For those of you staring at the acronyms above, wondering what LGBTQ or when the Q got added to LGBT (or even what the T and B stand for), wonder no longer. This is the Lesbian, Gay, Bisexual, Transgender, and Queer terminology guide. Though it may not seem important to those already in the know, for those who haven’t familiarised themselves with the terms, it’s important that we’re all on the same page, especially since we’re all on this earth together. Feel free to cut this out and pin it up if you have roommates that need a refresher, or just for your own use.
Lesbian: Not eyecandy, but instead a woman interested in women.
Gay: A man interested in men. Not defined by his sexuality.
Homosexuality: Not necessarily interested in you. Also not a molester waiting to strike.
Bisexuality: An interest in either sex. Threesomes not required (or even desired).
Pansexuality: An interest in any person. Pansexuality is distinct from bisexuality in that it doesn’t have quite the same binary connotations.
Asexuality: Just not into sex. An asexual person may experience romantic interest, but sexual stimulus just is not something they need or desire. However some may engage in sexual acts for the benefit of their partner.
Sex: The physical characteristics, including but not limited to your genitals.
Gender: The non-physical characteristics. Gender can be flexible, and many individuals don’t get a concrete notion of what their gender is until later in life.
Cisgender: A person whose sex and gender are the same and have been since birth.
Transgender: A person whose sex and gender don’t match. A trans individual will experience something called gender dysphoria. Typically thought of as Male to Female (MtF) and Female to Male (FtM), transgender is actually an umbrella term.
Gender Binary: The idea that one can be male or female and that is it. This is an outdated notion – most agree nowadays that gender, like sexuality, is a spectrum.
Genderqueer: Similar to transgender, but without the binary connotations. As gender is a spectrum, some may be neither male nor female, or both, or even flow from one end of the spectrum to the other.
Gender dysphoria: The nagging feeling that something about your body is wrong, or does not belong. This manifests differently for every transgender or genderqueer individual, and can cause panic, self-destructive tendencies, and depression. This can be eased by starting transition, though not every trans person can afford to transition or feel safe doing so.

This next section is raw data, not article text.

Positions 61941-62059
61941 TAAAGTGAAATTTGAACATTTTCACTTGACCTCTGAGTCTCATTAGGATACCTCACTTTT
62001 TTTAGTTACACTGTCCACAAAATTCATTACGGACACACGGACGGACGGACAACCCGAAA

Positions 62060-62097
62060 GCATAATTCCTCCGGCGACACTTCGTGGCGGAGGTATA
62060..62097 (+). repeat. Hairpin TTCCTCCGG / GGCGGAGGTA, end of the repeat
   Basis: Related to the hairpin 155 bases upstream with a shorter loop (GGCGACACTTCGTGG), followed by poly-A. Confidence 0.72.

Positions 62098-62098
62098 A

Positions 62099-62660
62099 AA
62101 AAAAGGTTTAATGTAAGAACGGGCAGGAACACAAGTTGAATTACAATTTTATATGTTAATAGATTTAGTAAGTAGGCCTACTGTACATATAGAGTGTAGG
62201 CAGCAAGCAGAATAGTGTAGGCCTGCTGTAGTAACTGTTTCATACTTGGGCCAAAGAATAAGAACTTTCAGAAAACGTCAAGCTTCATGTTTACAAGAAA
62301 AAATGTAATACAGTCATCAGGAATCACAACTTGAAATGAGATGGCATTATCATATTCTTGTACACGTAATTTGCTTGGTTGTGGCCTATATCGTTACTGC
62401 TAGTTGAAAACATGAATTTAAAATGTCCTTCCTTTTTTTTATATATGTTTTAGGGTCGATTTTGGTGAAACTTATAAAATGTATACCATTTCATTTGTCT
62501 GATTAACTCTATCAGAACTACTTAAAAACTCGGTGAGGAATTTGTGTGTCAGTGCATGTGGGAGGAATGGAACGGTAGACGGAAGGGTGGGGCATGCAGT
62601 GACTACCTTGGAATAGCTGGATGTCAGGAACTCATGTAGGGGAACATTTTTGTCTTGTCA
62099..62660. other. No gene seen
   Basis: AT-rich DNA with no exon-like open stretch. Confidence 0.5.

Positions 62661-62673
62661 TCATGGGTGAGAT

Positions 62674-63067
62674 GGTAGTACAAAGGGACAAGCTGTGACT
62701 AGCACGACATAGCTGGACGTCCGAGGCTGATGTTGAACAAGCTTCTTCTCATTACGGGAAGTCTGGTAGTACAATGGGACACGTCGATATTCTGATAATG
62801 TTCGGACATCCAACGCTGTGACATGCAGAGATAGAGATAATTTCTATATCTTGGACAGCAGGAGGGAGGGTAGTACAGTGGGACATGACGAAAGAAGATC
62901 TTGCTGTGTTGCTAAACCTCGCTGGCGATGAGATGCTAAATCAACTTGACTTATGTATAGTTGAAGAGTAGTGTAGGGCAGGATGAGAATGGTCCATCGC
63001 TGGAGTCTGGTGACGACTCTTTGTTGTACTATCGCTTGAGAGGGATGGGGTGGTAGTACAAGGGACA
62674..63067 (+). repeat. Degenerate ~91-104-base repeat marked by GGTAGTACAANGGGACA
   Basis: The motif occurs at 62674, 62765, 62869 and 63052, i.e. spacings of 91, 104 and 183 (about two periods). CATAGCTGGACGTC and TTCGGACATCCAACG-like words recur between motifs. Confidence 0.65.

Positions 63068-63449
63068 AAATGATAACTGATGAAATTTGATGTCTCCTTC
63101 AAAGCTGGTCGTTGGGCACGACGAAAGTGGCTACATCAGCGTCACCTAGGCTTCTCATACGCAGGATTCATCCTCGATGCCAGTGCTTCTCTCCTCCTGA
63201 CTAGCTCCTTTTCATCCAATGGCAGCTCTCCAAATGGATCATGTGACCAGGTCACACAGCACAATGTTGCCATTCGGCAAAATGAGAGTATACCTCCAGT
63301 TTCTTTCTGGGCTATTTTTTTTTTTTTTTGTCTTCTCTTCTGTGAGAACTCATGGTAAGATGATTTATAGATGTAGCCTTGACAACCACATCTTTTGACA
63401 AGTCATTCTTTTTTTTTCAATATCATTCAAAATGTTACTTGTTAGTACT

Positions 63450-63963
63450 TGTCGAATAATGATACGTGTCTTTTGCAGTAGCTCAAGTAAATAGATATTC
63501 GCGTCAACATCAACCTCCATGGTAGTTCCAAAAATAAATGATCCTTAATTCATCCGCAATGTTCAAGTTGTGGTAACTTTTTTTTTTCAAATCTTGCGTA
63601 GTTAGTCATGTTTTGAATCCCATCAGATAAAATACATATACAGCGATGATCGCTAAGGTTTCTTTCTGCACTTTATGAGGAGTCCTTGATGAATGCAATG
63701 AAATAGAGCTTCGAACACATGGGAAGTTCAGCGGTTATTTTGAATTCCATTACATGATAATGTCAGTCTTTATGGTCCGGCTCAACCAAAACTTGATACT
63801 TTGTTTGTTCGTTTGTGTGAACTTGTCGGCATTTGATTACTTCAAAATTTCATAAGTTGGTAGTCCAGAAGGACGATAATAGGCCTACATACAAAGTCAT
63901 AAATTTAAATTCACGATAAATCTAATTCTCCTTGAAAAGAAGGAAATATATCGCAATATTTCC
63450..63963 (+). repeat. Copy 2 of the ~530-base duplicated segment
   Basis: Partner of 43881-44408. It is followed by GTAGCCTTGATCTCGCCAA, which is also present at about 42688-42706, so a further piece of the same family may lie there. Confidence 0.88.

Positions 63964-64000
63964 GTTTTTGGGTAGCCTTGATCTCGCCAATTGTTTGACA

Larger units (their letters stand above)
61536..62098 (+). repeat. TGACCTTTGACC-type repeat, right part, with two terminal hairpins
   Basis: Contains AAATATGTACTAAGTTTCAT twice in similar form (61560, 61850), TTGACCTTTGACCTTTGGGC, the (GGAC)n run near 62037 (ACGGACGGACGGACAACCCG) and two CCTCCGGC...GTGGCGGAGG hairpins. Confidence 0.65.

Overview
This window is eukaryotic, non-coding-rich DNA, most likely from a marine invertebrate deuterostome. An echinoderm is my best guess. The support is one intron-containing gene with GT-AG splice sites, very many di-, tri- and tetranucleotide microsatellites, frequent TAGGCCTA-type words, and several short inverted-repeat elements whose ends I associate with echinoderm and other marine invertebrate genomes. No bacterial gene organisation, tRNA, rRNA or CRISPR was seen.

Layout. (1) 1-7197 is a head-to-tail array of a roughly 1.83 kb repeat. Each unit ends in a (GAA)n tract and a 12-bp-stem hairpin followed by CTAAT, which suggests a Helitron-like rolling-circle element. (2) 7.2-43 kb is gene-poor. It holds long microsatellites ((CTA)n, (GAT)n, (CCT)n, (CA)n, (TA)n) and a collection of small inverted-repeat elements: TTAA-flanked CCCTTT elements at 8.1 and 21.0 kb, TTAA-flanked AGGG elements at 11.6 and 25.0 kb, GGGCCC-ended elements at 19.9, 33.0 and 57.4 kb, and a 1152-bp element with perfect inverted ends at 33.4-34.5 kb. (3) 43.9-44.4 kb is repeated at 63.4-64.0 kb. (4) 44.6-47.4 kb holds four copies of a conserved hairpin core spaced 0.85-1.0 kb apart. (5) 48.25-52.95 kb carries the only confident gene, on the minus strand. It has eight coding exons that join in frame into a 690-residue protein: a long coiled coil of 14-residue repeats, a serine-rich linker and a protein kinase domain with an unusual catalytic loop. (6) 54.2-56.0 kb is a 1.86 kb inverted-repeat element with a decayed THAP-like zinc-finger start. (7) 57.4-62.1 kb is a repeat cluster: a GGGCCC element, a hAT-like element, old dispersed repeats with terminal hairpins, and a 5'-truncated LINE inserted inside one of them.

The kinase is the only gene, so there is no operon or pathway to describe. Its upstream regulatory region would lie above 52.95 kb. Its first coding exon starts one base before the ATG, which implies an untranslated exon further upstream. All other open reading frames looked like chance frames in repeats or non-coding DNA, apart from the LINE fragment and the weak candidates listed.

Transition: A process which trans people may undertake. This can include, but is not limited to: changing wardrobes, binding, packing, taking hormones, getting top surgery, bottom surgery, removal of the ovaries, changing names, breaking off contact with less understanding loved ones, tucking, getting falsies, relearning how to walk, relearning how to talk, and other processes. That’s a lot to even look at, let alone actually enact! Transition is a hard process which can take years depending on what you want and what you feel you need, with many restrictions in place. An individual may transition one way only to transition back if that doesn’t feel quite right.
Pronouns: What you call yourself. Everybody knows male and female pronouns (he/his/him and she/hers/her respectively), but other pronouns include, but are not limited to, they/their/them and ze/hir. Though one might not encounter people using the last two very often, they are in use within the genderqueer community. Not all genderqueer people will use those, however. Some stick to binary pronouns either because of preference or for the ease of others.
Regardless of what pronouns someone chooses to use, it’s important to respect them. If you’re not sure, asking someone about their pronouns is perfectly acceptable.
Queer: The umbrella term of umbrella terms! Queer is everything non-hetero and non-cis. Even if it isn’t listed here, it falls under queer. Queerness, however, does not include BDSM or open relationships. Queerness is defined on an individual basis, not by how you express affection or by the number of people you express that affection to.
If you have a question you’d like answered by Love/Sex/You, send an email to email@example.com with “L/S/Y” in the subject line.
The University of Guelph's Independent Student Newspaper
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